ABOUT THIS BOOK
Winner of the Modern Language Association's Katherine Singer Kovacs Prize.
The Darker Side of the Renaissance weaves together literature, semiotics, history, historiography, cartography, geography, and cultural theory to examine the role of language in the colonization of the New World.
Walter D. Mignolo locates the privileging of European forms of literacy at the heart of New World colonization. He examines how alphabetic writing is linked with the exercise of power, what role "the book" has played in colonial relations, and the many connections between writing, social organization, and political control. It has long been acknowledged that Amerindians were at a disadvantage in facing European invaders because native cultures did not employ the same kind of texts (hence "knowledge") that were validated by the Europeans. Yet no study until this one has so thoroughly analyzed either the process or the implications of conquest and destruction through sign systems.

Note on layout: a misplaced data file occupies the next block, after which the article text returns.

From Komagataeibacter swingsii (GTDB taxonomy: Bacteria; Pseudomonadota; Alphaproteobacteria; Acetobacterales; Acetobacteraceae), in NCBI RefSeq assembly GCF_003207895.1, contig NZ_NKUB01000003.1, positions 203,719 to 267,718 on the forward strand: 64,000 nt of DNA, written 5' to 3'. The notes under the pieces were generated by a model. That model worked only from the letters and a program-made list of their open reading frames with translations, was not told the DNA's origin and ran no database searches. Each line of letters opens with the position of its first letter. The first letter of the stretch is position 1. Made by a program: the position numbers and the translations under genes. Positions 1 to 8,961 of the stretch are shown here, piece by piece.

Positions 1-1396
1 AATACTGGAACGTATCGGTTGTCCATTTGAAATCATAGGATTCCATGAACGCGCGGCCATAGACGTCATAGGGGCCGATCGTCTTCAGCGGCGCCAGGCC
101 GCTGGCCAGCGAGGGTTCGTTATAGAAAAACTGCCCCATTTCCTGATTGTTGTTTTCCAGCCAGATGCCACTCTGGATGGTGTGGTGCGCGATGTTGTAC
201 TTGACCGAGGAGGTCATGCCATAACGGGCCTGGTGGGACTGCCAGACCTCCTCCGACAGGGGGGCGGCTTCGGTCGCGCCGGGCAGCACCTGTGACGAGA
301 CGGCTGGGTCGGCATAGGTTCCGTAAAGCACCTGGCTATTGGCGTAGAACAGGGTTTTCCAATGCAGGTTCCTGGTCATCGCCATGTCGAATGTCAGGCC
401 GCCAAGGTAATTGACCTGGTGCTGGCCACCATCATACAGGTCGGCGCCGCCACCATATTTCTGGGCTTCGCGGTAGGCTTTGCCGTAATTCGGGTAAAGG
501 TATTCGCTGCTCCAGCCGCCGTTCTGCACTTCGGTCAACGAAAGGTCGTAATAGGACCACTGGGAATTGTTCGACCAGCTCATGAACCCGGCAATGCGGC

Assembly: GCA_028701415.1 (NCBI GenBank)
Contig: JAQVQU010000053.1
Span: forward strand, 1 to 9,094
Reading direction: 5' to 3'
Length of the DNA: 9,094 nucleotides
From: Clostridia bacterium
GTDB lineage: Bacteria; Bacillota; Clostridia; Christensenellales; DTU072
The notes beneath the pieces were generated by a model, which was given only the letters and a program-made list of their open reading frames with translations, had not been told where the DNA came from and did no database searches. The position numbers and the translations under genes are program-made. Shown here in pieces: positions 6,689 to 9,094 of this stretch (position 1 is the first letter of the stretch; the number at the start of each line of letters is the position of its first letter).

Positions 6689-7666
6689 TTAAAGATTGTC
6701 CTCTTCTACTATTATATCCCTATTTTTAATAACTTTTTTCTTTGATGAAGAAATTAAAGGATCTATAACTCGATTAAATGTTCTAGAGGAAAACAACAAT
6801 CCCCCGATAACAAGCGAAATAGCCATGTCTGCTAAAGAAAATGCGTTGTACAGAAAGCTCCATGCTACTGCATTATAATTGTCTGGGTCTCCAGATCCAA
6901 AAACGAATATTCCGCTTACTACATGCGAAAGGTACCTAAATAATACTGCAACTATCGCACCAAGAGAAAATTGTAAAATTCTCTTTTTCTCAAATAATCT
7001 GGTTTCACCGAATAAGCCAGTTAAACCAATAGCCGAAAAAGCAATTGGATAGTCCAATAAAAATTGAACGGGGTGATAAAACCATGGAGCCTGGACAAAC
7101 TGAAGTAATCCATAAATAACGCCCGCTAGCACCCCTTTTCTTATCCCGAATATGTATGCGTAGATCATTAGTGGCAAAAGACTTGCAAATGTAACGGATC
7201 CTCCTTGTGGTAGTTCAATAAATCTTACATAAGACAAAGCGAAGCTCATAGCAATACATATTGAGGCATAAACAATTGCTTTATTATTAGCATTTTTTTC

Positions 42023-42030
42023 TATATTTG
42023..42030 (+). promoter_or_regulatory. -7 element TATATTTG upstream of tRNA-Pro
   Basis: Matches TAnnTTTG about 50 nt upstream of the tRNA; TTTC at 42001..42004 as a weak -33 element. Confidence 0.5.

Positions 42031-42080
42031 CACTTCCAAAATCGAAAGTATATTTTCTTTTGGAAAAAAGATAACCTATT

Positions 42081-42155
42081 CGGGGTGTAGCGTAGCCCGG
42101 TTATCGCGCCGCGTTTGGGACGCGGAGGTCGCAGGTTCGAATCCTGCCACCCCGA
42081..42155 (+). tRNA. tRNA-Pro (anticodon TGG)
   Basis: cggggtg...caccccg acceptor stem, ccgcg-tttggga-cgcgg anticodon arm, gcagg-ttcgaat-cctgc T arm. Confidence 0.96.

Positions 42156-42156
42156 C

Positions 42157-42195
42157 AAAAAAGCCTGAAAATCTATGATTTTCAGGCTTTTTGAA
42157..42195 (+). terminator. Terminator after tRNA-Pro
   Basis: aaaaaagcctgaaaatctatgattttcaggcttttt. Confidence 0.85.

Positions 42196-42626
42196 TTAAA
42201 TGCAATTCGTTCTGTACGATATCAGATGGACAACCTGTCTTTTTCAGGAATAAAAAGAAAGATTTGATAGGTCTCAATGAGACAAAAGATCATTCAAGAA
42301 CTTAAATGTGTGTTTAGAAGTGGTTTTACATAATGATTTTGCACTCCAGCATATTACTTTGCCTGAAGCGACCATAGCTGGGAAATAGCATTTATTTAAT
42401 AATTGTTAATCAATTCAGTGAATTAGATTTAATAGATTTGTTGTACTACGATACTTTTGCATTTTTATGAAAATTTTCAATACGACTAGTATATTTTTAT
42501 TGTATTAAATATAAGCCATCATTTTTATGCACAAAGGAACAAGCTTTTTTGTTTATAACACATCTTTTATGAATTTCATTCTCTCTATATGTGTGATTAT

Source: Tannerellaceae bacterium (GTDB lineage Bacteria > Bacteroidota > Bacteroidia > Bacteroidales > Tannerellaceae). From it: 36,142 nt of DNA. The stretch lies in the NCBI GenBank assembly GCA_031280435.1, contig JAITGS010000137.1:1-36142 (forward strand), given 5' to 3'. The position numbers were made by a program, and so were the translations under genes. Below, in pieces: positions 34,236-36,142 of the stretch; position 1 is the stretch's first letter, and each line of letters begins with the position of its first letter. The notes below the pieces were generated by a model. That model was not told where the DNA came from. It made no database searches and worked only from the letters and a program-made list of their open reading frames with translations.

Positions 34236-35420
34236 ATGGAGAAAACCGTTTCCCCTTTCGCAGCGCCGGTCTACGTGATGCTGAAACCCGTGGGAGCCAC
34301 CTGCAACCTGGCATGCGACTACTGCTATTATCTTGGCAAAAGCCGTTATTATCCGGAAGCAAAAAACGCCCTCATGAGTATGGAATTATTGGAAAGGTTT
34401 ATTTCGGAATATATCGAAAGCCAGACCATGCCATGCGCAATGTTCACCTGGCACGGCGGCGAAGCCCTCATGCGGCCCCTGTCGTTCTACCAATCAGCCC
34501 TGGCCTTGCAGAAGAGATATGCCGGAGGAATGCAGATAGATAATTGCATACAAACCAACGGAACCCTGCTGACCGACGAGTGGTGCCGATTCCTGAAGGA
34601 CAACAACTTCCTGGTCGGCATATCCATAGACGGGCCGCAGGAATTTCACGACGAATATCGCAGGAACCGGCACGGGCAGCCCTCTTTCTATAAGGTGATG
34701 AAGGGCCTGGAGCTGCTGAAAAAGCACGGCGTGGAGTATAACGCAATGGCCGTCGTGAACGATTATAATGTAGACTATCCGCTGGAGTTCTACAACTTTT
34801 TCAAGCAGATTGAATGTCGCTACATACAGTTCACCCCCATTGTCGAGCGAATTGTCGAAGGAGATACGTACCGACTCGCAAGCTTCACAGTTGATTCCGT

Starting with the contrasts between Amerindian and European writing systems, Mignolo moves through such topics as the development of Spanish grammar, the different understandings of the book as object and text, principles of genre in history-writing, and an analysis of linguistic descriptions and mapping techniques in relation to the construction of territoriality and understandings of cultural space.
The Darker Side of the Renaissance will significantly challenge commonplace understandings of New World history. More importantly, it will continue to stimulate and provide models for new colonial and post-colonial scholarship.
". . . a contribution to Renaissance studies of the first order. The field will have to reckon with it for years to come, for it will unquestionably become the point of departure for discussion not only on the foundations and achievements of the Renaissance but also on the effects and influences on colonized cultures." -- Journal of Hispanic/ Latino Theology
Walter D. Mignolo is Professor in the Department of Romance Studies and the Program in Literature, Duke University.